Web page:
If you’ve been online today you’ve probably seen that Microsoft has acquired Skype for $8.5 billion. While Microsoft has been taking a beating lately due to competition in the online world from Google, Facebook and others, and in the mobile space from Apple, Google, and others, the company is still sitting on a huge pile of cash so $8.5 billion to Microsoft is… well, it’s a lot of money any way you look at it, but Microsoft could still afford to make a few more equally large purchases this year without any difficulty. Still, it seems likely that the company could have picked up Skype for a much lower price.
Skype is probably the best known company in the internet voice and video communications space. Users can make free Skype to Skype calls or pay for premium features such as the ability to make cheap calls to international phone numbers from a PC, smartphone, or other supported device. Skype also recently launched group video calling and screen sharing functionality, making Skype a tool not just for personal communications, but also a cheap option for business communications.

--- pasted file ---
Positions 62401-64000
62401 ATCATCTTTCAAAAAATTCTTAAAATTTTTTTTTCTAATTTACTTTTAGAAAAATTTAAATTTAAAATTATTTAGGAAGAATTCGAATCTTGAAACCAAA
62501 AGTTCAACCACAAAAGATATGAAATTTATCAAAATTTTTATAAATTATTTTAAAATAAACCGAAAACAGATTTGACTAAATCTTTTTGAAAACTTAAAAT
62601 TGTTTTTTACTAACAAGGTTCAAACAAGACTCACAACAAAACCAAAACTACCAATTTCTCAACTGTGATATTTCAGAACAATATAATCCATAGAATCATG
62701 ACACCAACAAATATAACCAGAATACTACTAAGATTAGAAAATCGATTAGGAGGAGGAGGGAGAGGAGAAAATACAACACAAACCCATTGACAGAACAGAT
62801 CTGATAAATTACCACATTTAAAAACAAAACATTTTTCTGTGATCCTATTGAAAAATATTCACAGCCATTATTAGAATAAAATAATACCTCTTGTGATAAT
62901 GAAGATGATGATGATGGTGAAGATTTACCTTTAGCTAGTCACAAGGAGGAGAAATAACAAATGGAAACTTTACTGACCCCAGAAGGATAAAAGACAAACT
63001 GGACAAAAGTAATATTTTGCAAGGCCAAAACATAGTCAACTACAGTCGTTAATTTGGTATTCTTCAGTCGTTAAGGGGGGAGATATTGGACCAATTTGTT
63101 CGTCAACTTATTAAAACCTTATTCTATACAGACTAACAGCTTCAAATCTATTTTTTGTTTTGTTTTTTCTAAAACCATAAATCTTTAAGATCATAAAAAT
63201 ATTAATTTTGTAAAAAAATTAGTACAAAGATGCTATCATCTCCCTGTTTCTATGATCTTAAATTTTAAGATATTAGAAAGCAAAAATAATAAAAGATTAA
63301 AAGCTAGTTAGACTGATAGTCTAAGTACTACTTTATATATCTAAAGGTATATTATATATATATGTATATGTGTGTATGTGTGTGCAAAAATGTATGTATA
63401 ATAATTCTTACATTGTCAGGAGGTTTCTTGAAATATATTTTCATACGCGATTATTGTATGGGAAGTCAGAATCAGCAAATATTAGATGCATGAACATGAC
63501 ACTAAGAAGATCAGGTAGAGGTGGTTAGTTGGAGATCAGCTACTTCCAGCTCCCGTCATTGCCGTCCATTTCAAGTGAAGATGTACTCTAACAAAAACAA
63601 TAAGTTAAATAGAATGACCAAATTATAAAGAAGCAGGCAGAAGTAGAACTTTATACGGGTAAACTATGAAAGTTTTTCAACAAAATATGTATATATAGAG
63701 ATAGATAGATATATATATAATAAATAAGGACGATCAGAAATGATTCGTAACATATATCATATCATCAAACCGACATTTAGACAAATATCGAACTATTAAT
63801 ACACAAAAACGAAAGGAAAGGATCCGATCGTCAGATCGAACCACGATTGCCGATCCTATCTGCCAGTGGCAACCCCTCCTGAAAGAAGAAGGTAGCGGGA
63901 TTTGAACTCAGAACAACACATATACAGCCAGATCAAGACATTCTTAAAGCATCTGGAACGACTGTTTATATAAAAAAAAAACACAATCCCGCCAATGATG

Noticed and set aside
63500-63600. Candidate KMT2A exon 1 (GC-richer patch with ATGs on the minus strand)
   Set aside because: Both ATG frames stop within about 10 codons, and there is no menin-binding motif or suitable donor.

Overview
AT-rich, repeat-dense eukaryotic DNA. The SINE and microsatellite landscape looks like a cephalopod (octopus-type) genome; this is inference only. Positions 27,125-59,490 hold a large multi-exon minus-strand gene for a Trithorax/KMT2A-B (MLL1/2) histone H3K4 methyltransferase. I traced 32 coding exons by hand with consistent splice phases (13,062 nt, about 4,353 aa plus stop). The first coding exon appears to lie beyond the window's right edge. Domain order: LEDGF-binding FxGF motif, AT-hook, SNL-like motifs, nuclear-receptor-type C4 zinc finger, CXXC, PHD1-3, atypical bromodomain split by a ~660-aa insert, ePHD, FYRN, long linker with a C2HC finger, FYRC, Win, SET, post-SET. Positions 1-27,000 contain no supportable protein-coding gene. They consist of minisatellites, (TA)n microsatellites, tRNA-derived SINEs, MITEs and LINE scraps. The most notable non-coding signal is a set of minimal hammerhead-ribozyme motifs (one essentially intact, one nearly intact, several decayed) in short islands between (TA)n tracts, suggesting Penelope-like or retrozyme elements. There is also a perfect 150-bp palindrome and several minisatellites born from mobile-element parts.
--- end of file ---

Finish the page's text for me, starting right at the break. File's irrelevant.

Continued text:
At a time when Microsoft is competing in space where it’s not the market leader (Bing is barely competing with Google, and Windows Phone 7 still has a long way to go in terms of market share), it makes sense to see the company just go ahead and buy a market leader. But the move doesn’t just mean business as usual for Skype… it also means that Microsoft will be able to incorporate Skype technology into its other services including Xbox, Kinect, Windows Phone, and Windows computers.
We’ll also see Skype integration with Outlook, Xbox Live, and other tools.
Importantly, in the press release announcing the acquisition, Microsoft promises to “continue to invest in and support Skype clients on non-Microsoft platforms,” which means that Skype for Android, iOS, Mac, Linux and other platforms aren’t going anywhere… at least not yet and hopefully not ever. After all, Skype becomes a much less attractive tool for users if they can’t communicate with their friends using different platforms. That would be like buying an AT&T phone and being unable to place calls to Verizon customers.
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